From collaborations to maintaining a meaningfully inclusive atmosphere, Snowden says it’s important to the Earthbound team to be politically involved. “By getting involved in these various projects we are using our platform to raise awareness, promote diversity and inclusion, support local businesses and organizations, and foster community engagement and dialogue.”

Kelissa Hieber | Goldspot Brewing, Denver, Colorado

Kelissa Hieber was professionally involved in organizing around racial, worker, and queer rights in Ohio when she picked up homebrewing as a hobby. Feeling burned out by work and inspired by the creativity of brewing, Hieber decided to apply her passion for advocacy to craft beer.

“I did love all the things that craft beer could offer but I wasn’t seeing a lot of diversity, even just straight white women, at the breweries we were going to,” Hieber says. “I wanted to create a space that could change some of that and turn it into more of a real community.” She moved to Denver and completed a college craft brewing certification program, following that with an internship and then a job at TRVE Brewing. In 2015, she started bartending at the just-opened Goldspot Brewing. Within a few months, she was an assistant brewer there; by 2016 she was head brewer; by 2018, a 25 percent co-owner; and by 2021, Hieber was full owner.

woman posing in brewhouse

Hieber sees opportunity for inclusion in beer itself. By brewing beers such as Prickly Pear Hibiscus Sour; Tropicolo, a tropical stout with tea; and Brut IPA with Pinot Gris grapes, she opens Goldspot’s doors to those who have never before felt that craft beer is for them. “When I was bartending and brewing, whenever anyone came in that wasn’t a white guy, I’d have them try three different [beers of the moment],” Hieber says. White men coming into a craft brewery tend to have existing ideas of what they want, Hieber believes, whereas new-to-beer consumers especially from marginalized backgrounds are commonly subjected to wrong, overly simplified, and often gendered stereotypes about their preferences. Many women come to craft beer as wine drinkers, for example, Hieber notes, and may lean toward something like a saison. “They don’t necessarily want a Kölsch or light beer, and a lot of people are just serving them that.” Hieber sees these stereotypes as a form of gatekeeping she wants to break down.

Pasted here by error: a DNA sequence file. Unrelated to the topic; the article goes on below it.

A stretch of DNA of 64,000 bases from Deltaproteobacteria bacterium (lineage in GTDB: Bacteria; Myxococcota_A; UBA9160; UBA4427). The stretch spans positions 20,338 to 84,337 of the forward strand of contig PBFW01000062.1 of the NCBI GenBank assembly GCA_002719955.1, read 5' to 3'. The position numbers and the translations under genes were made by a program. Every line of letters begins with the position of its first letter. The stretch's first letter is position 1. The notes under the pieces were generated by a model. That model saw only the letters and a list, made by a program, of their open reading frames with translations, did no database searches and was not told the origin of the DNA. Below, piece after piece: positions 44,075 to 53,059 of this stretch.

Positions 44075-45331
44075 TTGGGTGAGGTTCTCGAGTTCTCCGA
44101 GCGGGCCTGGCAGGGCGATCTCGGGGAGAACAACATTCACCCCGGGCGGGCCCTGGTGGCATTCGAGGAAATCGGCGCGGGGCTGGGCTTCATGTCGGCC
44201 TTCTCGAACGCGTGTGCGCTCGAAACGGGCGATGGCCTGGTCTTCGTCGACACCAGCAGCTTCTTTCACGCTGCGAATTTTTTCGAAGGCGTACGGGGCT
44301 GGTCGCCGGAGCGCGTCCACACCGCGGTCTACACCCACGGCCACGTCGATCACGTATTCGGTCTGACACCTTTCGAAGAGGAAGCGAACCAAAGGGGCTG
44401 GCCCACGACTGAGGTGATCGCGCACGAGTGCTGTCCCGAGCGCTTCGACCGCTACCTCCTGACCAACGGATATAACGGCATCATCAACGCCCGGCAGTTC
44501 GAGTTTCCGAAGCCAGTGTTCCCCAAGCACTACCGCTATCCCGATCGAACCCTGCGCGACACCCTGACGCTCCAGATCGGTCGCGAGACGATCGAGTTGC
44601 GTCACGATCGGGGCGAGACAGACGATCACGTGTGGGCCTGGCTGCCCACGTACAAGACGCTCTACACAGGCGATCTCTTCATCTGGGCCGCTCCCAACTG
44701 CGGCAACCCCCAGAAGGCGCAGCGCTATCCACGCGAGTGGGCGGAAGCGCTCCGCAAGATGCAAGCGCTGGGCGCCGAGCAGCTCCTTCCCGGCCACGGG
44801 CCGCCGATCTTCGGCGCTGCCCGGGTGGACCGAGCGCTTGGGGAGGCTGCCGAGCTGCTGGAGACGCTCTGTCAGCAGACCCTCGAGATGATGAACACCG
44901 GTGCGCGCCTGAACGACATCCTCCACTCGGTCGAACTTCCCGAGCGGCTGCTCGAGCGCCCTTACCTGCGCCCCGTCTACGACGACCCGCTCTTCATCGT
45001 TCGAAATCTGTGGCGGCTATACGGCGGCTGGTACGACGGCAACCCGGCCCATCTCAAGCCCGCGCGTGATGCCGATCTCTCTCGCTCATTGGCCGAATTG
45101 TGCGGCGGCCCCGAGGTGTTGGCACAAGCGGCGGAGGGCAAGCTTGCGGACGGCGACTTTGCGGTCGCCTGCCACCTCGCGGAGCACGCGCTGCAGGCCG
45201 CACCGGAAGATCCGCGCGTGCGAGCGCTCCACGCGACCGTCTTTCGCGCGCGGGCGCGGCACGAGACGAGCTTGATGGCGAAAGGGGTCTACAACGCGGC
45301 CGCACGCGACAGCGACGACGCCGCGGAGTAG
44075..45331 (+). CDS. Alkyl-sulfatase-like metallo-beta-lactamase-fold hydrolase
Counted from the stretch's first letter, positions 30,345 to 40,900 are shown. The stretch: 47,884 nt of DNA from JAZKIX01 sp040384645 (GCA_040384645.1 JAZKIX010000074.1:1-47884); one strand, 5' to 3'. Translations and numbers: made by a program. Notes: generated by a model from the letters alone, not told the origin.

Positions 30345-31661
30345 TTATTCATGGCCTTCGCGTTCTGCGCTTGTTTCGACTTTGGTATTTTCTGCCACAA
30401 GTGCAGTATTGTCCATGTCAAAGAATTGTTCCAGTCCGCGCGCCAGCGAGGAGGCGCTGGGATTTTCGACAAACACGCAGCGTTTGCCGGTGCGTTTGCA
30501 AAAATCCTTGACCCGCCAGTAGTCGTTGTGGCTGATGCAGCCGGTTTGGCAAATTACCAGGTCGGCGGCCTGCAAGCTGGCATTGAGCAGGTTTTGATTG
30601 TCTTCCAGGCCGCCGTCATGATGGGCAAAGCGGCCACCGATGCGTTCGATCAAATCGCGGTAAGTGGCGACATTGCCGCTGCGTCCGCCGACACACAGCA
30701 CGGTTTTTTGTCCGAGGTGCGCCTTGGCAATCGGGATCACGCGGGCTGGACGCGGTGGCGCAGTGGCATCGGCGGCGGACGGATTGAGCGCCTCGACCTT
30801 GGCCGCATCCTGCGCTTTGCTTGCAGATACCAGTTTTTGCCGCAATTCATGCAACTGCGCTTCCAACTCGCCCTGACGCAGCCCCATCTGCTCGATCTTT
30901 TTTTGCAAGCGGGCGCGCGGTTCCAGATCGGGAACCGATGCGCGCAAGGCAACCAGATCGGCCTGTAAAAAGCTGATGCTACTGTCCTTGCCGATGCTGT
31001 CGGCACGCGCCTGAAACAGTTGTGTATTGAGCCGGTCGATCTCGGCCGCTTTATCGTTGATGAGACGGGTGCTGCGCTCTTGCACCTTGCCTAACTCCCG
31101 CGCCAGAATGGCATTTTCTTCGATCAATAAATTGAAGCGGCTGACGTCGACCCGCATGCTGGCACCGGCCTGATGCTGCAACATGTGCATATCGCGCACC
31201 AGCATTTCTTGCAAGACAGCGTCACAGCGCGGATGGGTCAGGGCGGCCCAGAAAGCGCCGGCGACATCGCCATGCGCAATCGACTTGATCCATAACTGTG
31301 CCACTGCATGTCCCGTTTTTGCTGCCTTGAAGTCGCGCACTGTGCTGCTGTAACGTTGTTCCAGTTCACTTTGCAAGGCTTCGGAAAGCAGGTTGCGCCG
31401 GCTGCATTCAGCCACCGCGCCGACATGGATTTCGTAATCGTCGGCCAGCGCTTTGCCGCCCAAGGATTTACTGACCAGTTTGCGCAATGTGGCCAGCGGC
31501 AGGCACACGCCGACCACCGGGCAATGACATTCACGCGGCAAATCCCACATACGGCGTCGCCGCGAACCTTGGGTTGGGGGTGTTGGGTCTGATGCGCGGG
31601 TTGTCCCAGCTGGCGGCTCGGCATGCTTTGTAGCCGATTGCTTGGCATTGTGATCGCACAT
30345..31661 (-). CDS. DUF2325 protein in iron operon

In addition to brewing with all palates and experience levels in mind, Hieber leads her team in hosting regular community events and participating in cause-oriented collaborations. She appreciates opportunities for intersectionality; one of her favorite partners is Frontline Farming, a BIPOC women-owned farm focused on racial food justice. One of the things she is proudest of as Goldspot’s owner is the environment she has created for staff. Hieber intentionally hires queer people, women, and BIPOC. The majority of her staff happens to be LGBTQIA+, and they have an equal voice in what beers are brewed, what causes are supported with donated proceeds, and what events are held in the taproom. Hieber pays for employees’ health insurance out of pocket, including coverage for gender affirmation surgery for transgender staff.

“I’ve been in the service industry for 20 years now and it’s very rare to find an owner in the beer or food scene [providing this level of insurance],” Hieber says. “It’s about trying to be the boss you never had.”

Courtney Iseman is a Brooklyn-based writer covering food, drink, and culture, but mostly craft beer, for outlets including Craft Beer & Brewing, VinePair, Good Beer Hunting, PUNCH, and Thrillist. She writes the beer column for metal magazine Decibel, pens a weekly craft beer culture newsletter called Hugging the Bar, and is a proud pug mom. is fully dedicated to small and independent U.S. breweries. We are published by the Brewers Association, the not-for-profit trade group dedicated to promoting and protecting America’s small and independent craft brewers. Stories and opinions shared on do not imply endorsement by or positions taken by the Brewers Association or its members.